Falling Walls Engage Tools

A selection of free tools and useful documents and other external sources for your daily work in Science Engagement.

This includes tools to measure your Science Engagement project’s impact, resources to help you structure your project strategically and help you engage various audiences.

Would you like to post a report, white paper or similar resource on this page? Then contact us at engage@falling-walls.com.

Preliminary Report: Science Engagement and Funding

Under The Microscope has published its preliminary report on Science Engagement and Funding, a research project that was commissioned to investigate and determine underlying reasons for underfunding Science Engagement programs and projects.

Impact Planning

The Impact Planning Tool considers the following aspects:

  • Type of project/activity
    STEM podcast vs. STEM workshop at the school
  • Goals (Why?)
    Learn about climate change vs. reduce plastic consumption vs. improve regional air pollution
  • Target group/s (To whom?)
    Teachers vs. rural communities vs. policymakers
  • Format (What?)
    Budget, size, online, hybrid/physical, time frame
  • Content
    Tailored workshop for students on pollution and its environmental impact vs. local citizen science on native species vs. science café on climate science

Theory of Change

A Theory of Change is an impact strategy and evaluation framework which allows us to formulate the results and long-term societal changes that a project aims to achieve:

  • Challenges – the societal problems IYSE wants
    to tackle with its activities.
  • Outputs – the direct results from the activities
    IYSE develops or promotes.
  • Outcomes – the changes in skills, knowledge,
    behaviour, and actions of IYSE’s target groups.
  • Impact – the significant, lasting, and sustained
    change that occurs on people’s lives as a result
    of IYSE’s activities.

Impact & Sustainability Canvas

The Impact & Sustainability Canvas (ISC) contemplates the following aspects:

  • Value proposition (outcomes & impact), challenge, vision/solution (work towards a better world and SDGs)
  • Results (outputs), activities, resources
  • Actors (beneficiaries, partners, influencers), relations and channels, key obstacles
  • External Conditions, Impact, Side effects
  • Cost structure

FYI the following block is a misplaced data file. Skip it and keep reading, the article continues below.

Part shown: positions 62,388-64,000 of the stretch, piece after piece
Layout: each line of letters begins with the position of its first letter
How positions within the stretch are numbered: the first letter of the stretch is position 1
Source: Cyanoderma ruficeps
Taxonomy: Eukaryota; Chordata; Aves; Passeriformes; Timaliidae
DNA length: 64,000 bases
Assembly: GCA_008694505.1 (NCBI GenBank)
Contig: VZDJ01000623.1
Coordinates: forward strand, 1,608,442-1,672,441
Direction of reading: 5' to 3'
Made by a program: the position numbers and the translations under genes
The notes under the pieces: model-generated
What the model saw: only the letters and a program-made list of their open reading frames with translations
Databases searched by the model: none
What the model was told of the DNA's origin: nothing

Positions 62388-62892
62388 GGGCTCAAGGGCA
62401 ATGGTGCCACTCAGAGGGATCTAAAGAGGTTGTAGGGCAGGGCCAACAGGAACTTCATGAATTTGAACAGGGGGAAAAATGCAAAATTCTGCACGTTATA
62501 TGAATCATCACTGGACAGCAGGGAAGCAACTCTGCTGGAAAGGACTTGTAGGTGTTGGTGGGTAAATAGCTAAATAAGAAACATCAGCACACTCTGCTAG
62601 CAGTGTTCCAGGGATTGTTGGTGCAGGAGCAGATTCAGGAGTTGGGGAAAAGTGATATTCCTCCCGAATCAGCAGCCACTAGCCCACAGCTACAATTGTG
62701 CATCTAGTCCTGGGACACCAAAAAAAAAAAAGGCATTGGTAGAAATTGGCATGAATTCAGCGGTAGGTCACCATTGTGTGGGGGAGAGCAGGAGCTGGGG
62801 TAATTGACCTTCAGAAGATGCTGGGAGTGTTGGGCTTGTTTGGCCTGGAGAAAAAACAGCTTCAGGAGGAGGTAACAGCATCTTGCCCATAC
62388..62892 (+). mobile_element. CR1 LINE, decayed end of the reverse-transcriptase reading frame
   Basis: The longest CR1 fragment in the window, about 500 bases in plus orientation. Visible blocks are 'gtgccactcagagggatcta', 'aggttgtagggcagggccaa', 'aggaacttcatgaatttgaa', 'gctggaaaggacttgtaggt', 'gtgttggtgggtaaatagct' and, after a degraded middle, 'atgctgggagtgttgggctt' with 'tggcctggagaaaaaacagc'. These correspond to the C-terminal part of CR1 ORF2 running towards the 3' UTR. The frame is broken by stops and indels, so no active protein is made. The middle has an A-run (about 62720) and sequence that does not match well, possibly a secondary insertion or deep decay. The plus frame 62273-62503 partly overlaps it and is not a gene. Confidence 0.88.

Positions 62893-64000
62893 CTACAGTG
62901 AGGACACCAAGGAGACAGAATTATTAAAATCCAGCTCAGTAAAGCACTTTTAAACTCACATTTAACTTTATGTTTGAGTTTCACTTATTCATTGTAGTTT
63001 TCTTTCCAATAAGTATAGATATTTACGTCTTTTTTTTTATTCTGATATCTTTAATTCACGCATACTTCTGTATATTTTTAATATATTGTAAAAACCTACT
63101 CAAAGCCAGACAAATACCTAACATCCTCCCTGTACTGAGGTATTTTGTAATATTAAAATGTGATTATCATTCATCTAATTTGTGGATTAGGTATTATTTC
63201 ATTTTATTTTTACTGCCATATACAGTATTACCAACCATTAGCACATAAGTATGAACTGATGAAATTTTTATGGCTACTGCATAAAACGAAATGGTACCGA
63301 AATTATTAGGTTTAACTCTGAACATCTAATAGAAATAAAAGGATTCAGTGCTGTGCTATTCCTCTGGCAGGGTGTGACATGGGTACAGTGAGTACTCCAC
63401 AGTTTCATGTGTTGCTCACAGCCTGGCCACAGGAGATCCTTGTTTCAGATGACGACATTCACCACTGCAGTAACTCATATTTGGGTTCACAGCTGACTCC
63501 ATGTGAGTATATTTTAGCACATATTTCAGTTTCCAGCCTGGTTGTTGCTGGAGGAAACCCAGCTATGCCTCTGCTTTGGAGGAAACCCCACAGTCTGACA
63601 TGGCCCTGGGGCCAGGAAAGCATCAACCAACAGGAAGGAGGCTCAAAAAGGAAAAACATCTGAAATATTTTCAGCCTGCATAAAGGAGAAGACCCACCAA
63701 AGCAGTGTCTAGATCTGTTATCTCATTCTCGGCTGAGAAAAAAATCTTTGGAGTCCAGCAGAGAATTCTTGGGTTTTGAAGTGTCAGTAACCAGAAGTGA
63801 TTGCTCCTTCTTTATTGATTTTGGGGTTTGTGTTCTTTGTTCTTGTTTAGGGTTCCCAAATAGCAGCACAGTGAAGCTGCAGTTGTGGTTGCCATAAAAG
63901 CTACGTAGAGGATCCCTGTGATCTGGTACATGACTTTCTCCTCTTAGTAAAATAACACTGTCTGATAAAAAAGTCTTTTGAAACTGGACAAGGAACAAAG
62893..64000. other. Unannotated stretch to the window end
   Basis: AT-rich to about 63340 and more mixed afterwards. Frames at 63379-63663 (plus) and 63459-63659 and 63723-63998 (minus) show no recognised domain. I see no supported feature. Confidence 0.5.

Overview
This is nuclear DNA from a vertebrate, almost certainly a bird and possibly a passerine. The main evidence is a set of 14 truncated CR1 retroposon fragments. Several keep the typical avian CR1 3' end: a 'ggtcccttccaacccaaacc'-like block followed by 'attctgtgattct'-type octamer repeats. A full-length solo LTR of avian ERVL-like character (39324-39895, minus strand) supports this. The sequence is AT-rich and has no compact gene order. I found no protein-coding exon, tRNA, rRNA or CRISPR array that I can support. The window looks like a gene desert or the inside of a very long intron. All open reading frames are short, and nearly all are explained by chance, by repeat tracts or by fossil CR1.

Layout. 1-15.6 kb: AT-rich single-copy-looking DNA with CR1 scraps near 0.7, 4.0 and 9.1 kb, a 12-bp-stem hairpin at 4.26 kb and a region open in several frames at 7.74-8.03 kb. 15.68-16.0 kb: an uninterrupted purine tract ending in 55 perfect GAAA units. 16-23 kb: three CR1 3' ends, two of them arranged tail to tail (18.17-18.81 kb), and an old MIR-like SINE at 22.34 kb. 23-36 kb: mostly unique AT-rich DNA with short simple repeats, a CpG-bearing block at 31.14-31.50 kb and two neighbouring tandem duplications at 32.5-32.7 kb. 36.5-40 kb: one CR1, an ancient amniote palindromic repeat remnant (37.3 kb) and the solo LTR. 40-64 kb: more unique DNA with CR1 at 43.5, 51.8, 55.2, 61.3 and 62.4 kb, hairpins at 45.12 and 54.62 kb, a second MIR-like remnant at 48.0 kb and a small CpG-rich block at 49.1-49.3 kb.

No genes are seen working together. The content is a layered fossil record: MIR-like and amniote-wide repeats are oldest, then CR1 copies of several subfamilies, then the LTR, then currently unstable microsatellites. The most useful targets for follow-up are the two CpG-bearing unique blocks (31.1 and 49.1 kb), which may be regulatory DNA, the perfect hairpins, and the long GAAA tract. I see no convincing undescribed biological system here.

• Flow revenues

Evaluation Decision Tree

The Evaluation Decision Tree shows the following aspects for projects:

  • Interest / motives
  • Goals (consider target group/s, communication channels, format)
  • Activity design (size, setting, time frame)
  • Evaluation design (summative; formative; hybrid)
  • Study design (data collection, timing)
  • Quantitative or qualitative methods; suitable methods
  • Data to be collected (numerical, textual); which data sources

ENGAGING THE EXCLUDED REVIEW

A PERSPECTIVE REVIEW on how to better reach and engage with EXCLUDED communities

Where are we today when it comes to engaging excluded communities, often referred to as “underserved”, “underprivileged” or “marginalized”?

This timely question is the topic of “Engaging the Excluded”, a perspective review mapping out the current state of inclusive Science Engagement in academic debates and through five exemplary case-studies. This publication, commissioned by Falling Walls Engage, was developed and written by Rokia Ballo, researcher in Science and Technology Studies (STS) at the University College London (UCL).

To accompany the launch of the review, we have produced “Engaging the Excluded”, a short film and resource for practitioners presenting key learnings and featuring the five projects cited in the review (see below).

Following a launch webinar in August 2021 with Rokia Ballo, we brought this discussion to Berlin Science Week 2021 during online webinar to discuss key learnings and challenges around inclusion. Both events provided a space for participants to exchange and engage with some of the contributors involved in the review.

ABSTRACT

The need for scientists to effectively communicate and engage the public with science has never been clearer. However, ensuring communication and engagement are delivered equitably remains a challenge for practitioners.

This perspective review begins by revisiting some of the history of public engagement and science communication, to offer a contextual understanding of where we are today and how the relationship between science and society has changed over time. This initial overview illustrates that historic global inequalities are embedded in and continue to influence modern science, meaning that many communities remain excluded from the construction, communication and use of scientific knowledge.

The literature suggests that despite calls to democratise science and much theorising on how this might be achieved from those within science communication and public engagement, in practice their activities are often criticized for reinforcing patterns of exclusion found in wider society which particularly impact marginalized groups at risk of other forms of social exclusion.

However, as the world continues to turn its attention to issues of inequality, so has the scientific community, with many already attempting to break down barriers to accessing science and foster inclusive engagement. This review concludes by providing examples of how inclusive practice is being employed across a range of geographies and cultural contexts: sharing key learnings from each to suggest how we might better engage the excluded with science moving forward.

 

Short film

LEARN MORE ABOUT THE PEOPLE INVOLVED IN THIS PROJECT

Rokia Ballo

University College London